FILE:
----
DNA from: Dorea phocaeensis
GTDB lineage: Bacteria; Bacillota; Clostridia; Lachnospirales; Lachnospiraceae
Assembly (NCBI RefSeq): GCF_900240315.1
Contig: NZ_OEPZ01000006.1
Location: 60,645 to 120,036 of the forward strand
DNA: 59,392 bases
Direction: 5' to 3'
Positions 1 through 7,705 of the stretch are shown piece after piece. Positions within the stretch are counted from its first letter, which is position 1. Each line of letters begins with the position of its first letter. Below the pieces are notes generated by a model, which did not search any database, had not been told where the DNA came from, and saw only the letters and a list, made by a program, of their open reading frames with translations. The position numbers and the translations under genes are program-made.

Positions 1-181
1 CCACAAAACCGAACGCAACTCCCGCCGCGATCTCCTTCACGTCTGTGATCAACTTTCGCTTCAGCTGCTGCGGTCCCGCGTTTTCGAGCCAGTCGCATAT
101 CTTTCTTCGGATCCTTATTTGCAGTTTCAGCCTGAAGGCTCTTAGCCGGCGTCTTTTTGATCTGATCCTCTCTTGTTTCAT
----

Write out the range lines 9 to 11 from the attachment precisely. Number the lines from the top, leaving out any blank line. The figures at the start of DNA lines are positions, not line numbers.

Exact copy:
Positions 1-181
1 CCACAAAACCGAACGCAACTCCCGCCGCGATCTCCTTCACGTCTGTGATCAACTTTCGCTTCAGCTGCTGCGGTCCCGCGTTTTCGAGCCAGTCGCATAT
101 CTTTCTTCGGATCCTTATTTGCAGTTTCAGCCTGAAGGCTCTTAGCCGGCGTCTTTTTGATCTGATCCTCTCTTGTTTCAT